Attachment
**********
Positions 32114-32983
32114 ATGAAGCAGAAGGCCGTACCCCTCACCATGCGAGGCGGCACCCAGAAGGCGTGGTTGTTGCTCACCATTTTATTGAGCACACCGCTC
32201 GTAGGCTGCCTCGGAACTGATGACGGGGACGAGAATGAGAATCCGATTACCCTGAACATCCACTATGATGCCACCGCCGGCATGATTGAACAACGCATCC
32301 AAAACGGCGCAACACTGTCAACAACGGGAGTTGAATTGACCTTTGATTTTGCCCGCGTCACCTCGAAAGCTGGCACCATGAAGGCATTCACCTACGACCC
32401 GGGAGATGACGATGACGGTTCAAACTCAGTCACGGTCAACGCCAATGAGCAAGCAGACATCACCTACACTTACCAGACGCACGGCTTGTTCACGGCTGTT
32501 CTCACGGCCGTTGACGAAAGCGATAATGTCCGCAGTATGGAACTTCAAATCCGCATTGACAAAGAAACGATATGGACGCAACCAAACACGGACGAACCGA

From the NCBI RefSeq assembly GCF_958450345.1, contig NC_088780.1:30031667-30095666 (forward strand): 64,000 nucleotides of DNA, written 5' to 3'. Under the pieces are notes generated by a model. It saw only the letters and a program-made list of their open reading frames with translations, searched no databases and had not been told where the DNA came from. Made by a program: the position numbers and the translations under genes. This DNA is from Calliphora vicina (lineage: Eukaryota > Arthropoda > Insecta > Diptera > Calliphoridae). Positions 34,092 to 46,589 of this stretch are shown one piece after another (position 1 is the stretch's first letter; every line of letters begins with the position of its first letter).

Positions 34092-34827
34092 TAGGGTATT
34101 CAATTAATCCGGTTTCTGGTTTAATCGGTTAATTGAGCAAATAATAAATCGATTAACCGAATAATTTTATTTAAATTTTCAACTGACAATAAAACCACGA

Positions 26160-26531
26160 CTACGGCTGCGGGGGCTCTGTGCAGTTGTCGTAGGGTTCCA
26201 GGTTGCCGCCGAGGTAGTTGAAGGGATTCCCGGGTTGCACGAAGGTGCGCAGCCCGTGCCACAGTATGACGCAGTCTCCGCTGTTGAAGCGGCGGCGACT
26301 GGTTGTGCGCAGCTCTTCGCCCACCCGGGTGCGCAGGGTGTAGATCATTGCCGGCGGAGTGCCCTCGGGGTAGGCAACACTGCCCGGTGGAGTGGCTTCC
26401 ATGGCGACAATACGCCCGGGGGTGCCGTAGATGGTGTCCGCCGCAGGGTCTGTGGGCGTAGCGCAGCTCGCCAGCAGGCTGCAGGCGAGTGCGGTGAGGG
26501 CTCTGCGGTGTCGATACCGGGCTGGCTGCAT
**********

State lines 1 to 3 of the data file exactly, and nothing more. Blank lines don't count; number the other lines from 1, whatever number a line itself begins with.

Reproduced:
Positions 32114-32983
32114 ATGAAGCAGAAGGCCGTACCCCTCACCATGCGAGGCGGCACCCAGAAGGCGTGGTTGTTGCTCACCATTTTATTGAGCACACCGCTC
32201 GTAGGCTGCCTCGGAACTGATGACGGGGACGAGAATGAGAATCCGATTACCCTGAACATCCACTATGATGCCACCGCCGGCATGATTGAACAACGCATCC